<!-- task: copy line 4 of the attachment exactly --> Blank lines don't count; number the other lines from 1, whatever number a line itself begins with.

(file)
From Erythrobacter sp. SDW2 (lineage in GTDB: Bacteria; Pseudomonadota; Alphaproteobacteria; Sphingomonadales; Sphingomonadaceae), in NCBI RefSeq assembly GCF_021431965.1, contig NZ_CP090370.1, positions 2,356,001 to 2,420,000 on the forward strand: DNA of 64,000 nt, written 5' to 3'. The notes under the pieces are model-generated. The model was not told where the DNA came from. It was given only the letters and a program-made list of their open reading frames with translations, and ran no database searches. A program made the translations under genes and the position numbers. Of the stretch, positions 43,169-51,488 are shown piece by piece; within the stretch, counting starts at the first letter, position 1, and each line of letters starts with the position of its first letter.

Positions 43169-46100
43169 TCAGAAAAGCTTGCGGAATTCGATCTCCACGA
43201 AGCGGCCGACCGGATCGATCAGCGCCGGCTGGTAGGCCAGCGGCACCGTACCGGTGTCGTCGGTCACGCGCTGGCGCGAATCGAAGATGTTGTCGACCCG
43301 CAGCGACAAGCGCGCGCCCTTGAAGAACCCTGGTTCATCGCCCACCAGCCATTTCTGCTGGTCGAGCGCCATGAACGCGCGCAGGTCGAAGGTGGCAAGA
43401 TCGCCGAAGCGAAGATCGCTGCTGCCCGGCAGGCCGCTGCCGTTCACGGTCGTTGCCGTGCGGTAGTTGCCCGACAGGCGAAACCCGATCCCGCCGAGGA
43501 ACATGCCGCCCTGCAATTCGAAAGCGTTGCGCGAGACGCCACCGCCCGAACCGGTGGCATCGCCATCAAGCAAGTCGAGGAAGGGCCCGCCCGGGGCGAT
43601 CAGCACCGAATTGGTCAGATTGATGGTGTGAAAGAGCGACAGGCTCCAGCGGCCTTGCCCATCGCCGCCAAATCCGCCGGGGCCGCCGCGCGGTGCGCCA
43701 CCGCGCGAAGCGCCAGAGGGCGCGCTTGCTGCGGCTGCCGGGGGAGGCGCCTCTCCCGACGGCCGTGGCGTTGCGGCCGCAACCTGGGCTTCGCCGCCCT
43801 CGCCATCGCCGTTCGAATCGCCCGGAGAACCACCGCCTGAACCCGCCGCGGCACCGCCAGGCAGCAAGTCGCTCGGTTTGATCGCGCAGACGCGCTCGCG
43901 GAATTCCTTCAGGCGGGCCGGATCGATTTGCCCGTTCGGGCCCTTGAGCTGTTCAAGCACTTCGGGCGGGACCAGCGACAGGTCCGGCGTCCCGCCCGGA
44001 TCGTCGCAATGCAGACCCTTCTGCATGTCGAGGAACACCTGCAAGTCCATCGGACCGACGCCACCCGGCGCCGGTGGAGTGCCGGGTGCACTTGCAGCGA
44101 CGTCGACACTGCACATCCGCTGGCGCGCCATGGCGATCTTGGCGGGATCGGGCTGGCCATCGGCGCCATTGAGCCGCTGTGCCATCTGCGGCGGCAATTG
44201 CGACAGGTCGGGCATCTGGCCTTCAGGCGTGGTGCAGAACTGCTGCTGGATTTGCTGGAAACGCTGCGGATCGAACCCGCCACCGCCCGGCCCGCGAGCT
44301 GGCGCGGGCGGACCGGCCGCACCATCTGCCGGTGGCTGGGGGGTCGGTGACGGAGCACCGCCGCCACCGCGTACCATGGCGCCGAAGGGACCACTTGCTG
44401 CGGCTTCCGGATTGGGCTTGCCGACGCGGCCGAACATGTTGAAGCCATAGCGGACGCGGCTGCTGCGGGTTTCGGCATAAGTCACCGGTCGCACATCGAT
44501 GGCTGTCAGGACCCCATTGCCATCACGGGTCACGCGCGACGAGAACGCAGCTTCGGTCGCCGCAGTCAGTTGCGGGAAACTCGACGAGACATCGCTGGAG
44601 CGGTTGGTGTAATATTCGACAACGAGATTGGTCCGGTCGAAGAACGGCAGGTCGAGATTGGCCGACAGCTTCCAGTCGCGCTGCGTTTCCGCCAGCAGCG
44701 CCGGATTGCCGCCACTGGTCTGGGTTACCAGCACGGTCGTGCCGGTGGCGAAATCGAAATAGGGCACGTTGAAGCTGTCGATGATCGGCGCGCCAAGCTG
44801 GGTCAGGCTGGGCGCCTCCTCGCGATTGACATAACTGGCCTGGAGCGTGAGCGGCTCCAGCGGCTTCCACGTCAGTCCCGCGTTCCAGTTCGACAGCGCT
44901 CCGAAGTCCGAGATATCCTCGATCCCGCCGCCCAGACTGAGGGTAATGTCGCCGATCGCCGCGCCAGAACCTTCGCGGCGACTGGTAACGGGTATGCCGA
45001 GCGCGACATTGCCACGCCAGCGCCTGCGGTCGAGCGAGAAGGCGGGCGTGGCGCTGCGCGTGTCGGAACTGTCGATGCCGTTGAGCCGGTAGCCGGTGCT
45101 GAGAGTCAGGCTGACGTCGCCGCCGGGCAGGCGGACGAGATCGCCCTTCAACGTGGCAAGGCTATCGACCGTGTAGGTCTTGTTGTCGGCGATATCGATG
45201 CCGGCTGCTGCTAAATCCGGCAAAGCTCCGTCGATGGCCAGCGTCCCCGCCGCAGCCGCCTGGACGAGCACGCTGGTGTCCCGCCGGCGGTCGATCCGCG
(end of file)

43201 AGCGGCCGACCGGATCGATCAGCGCCGGCTGGTAGGCCAGCGGCACCGTACCGGTGTCGTCGGTCACGCGCTGGCGCGAATCGAAGATGTTGTCGACCCG